As the most senior female on our management team, it is my responsibility to ensure that we build a pipeline of female talent and that our women are equipped to compete for all roles within the organisation. This includes removing any obstacles for women so that they can compete fairly.
What do you think could be changed in New Zealand to promote gender equality?
Momentum is really growing around recognising that gender equality is not only the right thing to do, but leads to greater business performance – the dialogue is there and many organisations are starting to make headway. However, there is still an overriding acceptance that gender equality will take time and this can lead to complacency.
Pay equity is an important factor to ensure the work done by women is valued in the same way as work done by men.
Flexible working as well as rethinking traditional job designs, e.g. job sharing, redesigning tasks, both help mitigate the competing pressure associated with balancing career and family obligations.
Challenging remuneration and support frameworks, including additional paid leave, eligibility for performance reviews and promotion whilst on family leave, ensures women who take career breaks to raise family, are not disadvantaged in the medium to longer term.
What is the most fulfilling part of contributing to the Women in Leadership program?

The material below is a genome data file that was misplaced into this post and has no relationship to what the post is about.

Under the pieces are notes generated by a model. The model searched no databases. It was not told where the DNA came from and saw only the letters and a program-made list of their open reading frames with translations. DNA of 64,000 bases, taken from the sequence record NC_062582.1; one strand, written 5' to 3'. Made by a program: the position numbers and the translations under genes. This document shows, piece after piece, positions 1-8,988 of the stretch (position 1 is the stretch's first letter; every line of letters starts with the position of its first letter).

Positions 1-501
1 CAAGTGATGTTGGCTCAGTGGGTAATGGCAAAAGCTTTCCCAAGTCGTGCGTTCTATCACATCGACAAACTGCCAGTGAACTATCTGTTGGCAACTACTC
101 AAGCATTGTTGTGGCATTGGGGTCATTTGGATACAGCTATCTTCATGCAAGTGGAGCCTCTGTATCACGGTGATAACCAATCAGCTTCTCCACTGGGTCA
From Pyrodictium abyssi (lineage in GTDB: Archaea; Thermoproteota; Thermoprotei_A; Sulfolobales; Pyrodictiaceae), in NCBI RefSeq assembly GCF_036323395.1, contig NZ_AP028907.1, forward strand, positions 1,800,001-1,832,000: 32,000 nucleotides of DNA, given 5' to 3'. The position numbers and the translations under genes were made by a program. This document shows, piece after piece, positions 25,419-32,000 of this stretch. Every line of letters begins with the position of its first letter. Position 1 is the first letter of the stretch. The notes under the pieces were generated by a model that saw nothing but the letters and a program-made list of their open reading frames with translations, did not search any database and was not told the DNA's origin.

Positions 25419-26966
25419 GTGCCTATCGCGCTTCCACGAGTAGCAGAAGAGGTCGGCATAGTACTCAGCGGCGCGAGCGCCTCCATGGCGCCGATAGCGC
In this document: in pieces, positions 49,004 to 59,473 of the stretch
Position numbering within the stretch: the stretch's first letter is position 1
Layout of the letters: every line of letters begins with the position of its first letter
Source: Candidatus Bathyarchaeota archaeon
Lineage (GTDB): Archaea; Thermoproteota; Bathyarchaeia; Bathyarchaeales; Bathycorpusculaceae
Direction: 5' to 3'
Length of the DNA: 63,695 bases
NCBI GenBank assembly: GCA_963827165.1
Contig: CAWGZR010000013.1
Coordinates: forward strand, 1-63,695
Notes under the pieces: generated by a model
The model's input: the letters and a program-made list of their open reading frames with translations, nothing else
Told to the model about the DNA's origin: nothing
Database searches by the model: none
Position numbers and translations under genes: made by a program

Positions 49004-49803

The most fulfilling part is definitely seeing the change in confidence and ambition levels in these women once they have completed the program. It is also really fantastic to see many of my male Executive colleagues take on mentoring roles and personal responsibility for assisting in the career development of these women.
Vector has a diversity policy, how is it implemented internally?
We made sure our policy committed us to achieving measurable objectives around diversity and inclusion. We have to report back to our Board on how we’re tracking, so we’re very serious about honouring this commitment. As well as having anyone who joins Vector complete compulsory training on our policy, our Diversity & Inclusion Council and Diversity & Inclusion Committee plan initiatives and activities to celebrate our culture of diversity and inclusion throughout the year. We’re very proud of having won the Diversity Awards – Tomorrow’s Workforce and Overall Supreme Award, achieved Rainbow Tick certification and we were New Zealand’s first large corporate to be accredited as a Living Wage employer. It’s great to be recognised for the work we’ve done.
How is the idea of inclusion embraced at Vector?
In order to be truly diverse, we know we need to be inclusive, by making sure everyone feels empowered to have an authentic voice at Vector and to be able to bring their wholeselves to work. An example of this is encouraging the formation of representative groups such as the youth network, Rainbow and Maori groups. These groups contribute their viewpoint on projects and lead various activities throughout the business. We’ll also continue to make sure we help provide an even playing field for under-represented groups through our development programs such as Women in Leadership and Growing Pasifika Niu Leaders.